Protecting Yourself After the Equifax Data Breach

The 2017 Equifax data breach that impacted approximately 143 million consumers is frightening and a very real threat to our finances. But the good news is there are tools and strategies that will help defend ourselves against potential identity theft.

We live in a new age. This hack is not the first and certainly won’t be the last, so we need to make securing our identity and finances is the priority going forward.

I have spent a lot of time understanding the most and least secure methods and these are the most effective steps to protect yourself from theft without having to rely on others. Take an hour to set yourself up. These steps should be taken immediately.

1. Order your free credit report from each of the three credit agencies Equifax, Transunion and Experian to make sure everything looks normal. These reports list all credit cards, student loans, mortgages, car loans and any other credit you have ever taken out in your name. You are allowed to view your credit report once a year for free from each agency and this will not affect your credit score. You can request one or all three here

2. Place a credit (security) freeze with each of the three main credit bureaus plus the lesser known one, Innovis. A credit freeze is the most drastic measure and best line of defense against credit fraud because no one, including yourself, can open a credit account with a freeze in place.

If a freeze is put on, you will need to manually unfreeze your credit using a pin number in order to apply for a credit card, loan, mortgage and sometimes even employment going forward. It typically costs $10 to freeze and $10 unfreeze your credit, however,  Innovis is always free. So it’s a $30 investment up-front to set up all four credit freezes. Unless you are applying for a credit card or loan in the next month, I highly recommend getting these freezes in place immediately.

If you need to unfreeze your credit for any reason, such as applying for a credit card, call the credit card company beforehand to find out which credit bureau they will utilize so that you can unfreeze one instead of all four (note: unfreezing may take a few business days). Then simply put the freeze back on afterward.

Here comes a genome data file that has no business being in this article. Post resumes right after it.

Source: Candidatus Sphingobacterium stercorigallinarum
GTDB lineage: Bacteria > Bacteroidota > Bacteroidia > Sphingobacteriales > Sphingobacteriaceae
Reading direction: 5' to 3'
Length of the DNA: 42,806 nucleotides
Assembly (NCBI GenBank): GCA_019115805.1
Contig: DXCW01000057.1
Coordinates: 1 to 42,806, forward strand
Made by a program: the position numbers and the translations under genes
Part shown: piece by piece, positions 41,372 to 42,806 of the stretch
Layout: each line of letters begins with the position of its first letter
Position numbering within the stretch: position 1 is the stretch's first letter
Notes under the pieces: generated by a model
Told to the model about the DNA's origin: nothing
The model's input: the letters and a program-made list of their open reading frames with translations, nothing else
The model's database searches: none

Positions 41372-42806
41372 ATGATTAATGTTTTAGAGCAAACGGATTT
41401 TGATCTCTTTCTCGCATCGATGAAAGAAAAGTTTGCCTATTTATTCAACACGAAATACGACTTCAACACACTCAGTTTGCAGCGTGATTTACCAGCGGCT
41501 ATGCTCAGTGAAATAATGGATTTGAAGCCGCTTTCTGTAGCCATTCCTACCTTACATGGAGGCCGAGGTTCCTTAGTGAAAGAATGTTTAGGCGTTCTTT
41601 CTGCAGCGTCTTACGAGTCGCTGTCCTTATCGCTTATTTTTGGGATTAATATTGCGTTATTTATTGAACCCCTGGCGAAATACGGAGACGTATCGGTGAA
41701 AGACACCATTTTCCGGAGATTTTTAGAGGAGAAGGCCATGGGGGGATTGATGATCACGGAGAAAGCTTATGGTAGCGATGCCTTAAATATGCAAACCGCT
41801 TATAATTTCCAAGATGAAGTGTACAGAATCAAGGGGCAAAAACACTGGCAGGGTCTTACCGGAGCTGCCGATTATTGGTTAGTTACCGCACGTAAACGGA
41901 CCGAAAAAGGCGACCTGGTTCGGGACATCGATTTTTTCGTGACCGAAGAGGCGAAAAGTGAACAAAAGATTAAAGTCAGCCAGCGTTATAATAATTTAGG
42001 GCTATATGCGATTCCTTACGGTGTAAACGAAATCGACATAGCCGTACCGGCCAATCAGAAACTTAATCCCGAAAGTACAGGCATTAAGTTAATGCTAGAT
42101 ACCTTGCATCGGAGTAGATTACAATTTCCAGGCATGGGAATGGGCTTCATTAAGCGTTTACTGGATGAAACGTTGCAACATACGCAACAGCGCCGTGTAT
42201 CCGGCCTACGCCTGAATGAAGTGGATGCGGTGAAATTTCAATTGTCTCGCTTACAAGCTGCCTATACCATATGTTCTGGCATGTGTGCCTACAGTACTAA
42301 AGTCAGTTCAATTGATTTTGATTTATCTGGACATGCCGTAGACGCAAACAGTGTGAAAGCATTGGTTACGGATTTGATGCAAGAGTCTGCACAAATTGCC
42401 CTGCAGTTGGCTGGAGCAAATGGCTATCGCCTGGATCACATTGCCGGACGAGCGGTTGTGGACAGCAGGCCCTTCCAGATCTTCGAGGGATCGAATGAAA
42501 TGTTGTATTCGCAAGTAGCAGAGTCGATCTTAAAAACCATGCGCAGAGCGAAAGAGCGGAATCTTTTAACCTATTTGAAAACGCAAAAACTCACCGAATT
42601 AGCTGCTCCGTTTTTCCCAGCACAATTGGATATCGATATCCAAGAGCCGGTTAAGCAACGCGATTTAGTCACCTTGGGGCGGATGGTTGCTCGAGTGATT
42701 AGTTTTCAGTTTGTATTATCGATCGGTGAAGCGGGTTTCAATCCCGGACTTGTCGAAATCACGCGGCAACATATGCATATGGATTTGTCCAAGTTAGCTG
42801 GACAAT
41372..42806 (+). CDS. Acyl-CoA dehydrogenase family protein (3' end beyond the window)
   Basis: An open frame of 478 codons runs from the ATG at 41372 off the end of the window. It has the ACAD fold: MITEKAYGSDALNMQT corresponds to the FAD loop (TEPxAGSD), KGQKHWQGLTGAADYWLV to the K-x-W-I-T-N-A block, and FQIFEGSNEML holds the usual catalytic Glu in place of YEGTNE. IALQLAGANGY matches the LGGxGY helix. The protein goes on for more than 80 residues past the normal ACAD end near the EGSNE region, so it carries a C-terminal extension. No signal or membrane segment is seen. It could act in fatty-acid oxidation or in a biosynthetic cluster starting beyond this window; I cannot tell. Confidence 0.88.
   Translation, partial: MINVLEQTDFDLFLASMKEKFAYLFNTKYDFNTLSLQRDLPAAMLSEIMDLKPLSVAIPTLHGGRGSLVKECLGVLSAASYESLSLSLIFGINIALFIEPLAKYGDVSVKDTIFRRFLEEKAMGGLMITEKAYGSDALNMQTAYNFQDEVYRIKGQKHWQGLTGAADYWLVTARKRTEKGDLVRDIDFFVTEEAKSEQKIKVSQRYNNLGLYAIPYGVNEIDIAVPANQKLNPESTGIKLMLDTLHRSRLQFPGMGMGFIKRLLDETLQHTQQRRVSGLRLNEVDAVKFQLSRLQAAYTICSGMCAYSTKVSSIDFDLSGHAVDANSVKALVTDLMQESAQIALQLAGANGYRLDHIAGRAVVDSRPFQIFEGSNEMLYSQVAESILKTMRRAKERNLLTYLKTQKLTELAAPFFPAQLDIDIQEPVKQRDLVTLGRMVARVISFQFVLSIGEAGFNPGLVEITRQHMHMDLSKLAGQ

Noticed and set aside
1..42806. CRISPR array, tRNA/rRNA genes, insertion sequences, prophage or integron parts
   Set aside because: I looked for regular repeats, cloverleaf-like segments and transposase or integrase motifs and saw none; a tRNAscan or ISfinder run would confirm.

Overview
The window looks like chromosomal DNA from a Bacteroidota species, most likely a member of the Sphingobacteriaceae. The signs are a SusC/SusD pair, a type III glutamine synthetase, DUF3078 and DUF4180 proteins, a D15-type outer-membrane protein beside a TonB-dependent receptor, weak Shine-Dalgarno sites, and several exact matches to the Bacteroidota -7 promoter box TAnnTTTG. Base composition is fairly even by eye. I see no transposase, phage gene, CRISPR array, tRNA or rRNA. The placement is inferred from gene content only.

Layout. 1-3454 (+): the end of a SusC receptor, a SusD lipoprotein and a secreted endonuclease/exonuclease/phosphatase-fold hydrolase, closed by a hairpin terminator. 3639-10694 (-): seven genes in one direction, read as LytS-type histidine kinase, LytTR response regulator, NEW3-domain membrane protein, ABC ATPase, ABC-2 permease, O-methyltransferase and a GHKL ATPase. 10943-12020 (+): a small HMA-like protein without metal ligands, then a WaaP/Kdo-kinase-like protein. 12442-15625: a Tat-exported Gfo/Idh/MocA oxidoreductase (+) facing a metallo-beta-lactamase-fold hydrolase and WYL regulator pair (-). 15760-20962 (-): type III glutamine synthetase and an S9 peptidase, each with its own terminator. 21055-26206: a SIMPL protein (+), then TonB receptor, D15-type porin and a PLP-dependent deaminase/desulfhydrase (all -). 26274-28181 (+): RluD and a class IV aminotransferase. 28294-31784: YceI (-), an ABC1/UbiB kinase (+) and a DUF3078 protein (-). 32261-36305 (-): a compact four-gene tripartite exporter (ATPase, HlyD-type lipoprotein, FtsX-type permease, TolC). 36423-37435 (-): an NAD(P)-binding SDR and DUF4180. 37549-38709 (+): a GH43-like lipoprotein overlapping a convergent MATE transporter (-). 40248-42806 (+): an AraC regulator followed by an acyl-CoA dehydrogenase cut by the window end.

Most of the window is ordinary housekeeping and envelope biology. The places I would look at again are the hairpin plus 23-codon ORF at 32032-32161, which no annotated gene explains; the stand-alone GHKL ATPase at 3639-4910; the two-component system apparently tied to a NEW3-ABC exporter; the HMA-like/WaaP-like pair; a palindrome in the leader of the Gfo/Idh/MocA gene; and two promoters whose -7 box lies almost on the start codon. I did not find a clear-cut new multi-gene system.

When a freeze is in place you can still access your credit report, and any creditors you have an existing relationship with can access it as well. The process is easy, will take less than an hour to set up for all four and should be viewed as the new normal going forward. Be sure not to lose your pin numbers and keep them stored in a safe place.

Remember, identity thieves look for low-hanging fruit, so a credit freeze should decrease the chances of any fraudulent activity with your credit. Set up your freezes using these links. 

Equifax Freeze 

Experian Freeze 

Transunion Freeze

*Innovis Freeze

*Innovis will mail you a confirmation along with your assigned pin number.

3. Monitor your credit and debit card transactions online for any suspicious activity on a consistent basis. I have set up phone alerts with my credit card for whenever a transaction takes place. Keep in mind that fraudulent transactions on a credit card can be easily fixed, but debit card transactions are much harder to undo.

4. Having a credit freeze or other monitoring in place does not prevent tax-related identity theft, which is among the top scams and a very real concern. This occurs when thieves use your SSN to file a tax return and collect your tax refund before you do. The best thing you can do to combat this is to file your taxes as early as possible every year (beat them to your refund) and also monitor your account with the IRS.

The IRS allows for online access which enables you to view your most recent tax filings. I highly recommend signing up for this service today and monitoring it at the start of every year until you file your tax return.

So while there is no bulletproof method to preventing identity theft, these four steps will make you substantially more secure in this online world. Welcome to the new normal. 

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